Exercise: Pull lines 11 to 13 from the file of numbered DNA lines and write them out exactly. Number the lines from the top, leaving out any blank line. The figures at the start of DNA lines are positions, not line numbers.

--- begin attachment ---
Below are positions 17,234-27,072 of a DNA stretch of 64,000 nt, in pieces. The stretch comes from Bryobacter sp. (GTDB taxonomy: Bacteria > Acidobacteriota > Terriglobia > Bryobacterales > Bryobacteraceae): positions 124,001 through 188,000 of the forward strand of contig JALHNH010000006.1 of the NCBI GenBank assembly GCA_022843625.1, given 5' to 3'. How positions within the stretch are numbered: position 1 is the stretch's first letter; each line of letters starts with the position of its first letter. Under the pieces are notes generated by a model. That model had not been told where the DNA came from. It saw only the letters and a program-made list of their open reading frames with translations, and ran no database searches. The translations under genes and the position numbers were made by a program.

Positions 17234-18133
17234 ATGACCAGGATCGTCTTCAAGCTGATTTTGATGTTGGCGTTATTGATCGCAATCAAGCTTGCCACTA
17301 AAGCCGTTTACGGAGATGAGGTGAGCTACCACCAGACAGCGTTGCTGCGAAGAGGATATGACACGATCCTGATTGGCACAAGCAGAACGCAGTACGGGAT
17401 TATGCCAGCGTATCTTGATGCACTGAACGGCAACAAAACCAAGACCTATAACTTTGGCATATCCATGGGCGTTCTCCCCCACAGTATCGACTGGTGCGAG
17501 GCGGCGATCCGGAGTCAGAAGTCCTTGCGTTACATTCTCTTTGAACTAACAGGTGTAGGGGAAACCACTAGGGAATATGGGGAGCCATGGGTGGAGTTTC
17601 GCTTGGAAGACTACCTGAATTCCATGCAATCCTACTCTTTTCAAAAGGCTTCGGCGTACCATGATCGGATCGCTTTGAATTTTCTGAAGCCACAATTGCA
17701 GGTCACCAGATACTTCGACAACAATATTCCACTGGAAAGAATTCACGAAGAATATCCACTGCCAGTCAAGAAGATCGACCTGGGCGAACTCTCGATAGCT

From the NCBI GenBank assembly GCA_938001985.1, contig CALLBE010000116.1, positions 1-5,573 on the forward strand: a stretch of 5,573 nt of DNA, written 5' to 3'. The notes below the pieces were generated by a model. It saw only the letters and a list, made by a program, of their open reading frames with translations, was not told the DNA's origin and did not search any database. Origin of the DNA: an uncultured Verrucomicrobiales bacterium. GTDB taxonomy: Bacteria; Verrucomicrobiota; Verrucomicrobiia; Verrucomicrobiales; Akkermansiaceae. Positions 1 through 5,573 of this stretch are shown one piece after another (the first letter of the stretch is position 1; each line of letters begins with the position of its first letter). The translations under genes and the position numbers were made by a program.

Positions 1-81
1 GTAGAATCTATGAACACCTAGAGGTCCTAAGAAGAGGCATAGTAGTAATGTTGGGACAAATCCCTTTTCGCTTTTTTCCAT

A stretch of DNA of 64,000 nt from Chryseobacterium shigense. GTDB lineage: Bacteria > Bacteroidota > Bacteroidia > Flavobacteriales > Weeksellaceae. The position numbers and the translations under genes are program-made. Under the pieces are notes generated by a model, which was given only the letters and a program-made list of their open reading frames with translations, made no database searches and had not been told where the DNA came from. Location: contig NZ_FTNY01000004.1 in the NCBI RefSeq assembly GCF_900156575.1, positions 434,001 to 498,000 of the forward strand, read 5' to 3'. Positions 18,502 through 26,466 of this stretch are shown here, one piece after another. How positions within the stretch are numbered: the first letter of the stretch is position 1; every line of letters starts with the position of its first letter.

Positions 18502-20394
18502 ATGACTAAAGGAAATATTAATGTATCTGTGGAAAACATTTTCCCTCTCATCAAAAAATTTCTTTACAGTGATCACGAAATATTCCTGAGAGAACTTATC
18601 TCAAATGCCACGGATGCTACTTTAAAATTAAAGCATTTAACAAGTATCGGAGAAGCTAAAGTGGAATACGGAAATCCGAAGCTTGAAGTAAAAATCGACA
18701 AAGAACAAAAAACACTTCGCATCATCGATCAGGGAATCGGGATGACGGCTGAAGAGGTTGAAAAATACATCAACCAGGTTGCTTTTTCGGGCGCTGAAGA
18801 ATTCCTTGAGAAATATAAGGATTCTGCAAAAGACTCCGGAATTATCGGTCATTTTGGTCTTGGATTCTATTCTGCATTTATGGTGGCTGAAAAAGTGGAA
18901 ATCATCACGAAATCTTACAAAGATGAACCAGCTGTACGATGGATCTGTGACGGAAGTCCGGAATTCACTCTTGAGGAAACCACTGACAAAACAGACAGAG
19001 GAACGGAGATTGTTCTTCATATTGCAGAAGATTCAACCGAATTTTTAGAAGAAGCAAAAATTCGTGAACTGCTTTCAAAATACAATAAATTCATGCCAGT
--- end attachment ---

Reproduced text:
1 GTAGAATCTATGAACACCTAGAGGTCCTAAGAAGAGGCATAGTAGTAATGTTGGGACAAATCCCTTTTCGCTTTTTTCCAT

A stretch of DNA of 64,000 nt from Chryseobacterium shigense. GTDB lineage: Bacteria > Bacteroidota > Bacteroidia > Flavobacteriales > Weeksellaceae. The position numbers and the translations under genes are program-made. Under the pieces are notes generated by a model, which was given only the letters and a program-made list of their open reading frames with translations, made no database searches and had not been told where the DNA came from. Location: contig NZ_FTNY01000004.1 in the NCBI RefSeq assembly GCF_900156575.1, positions 434,001 to 498,000 of the forward strand, read 5' to 3'. Positions 18,502 through 26,466 of this stretch are shown here, one piece after another. How positions within the stretch are numbered: the first letter of the stretch is position 1; every line of letters starts with the position of its first letter.

Positions 18502-20394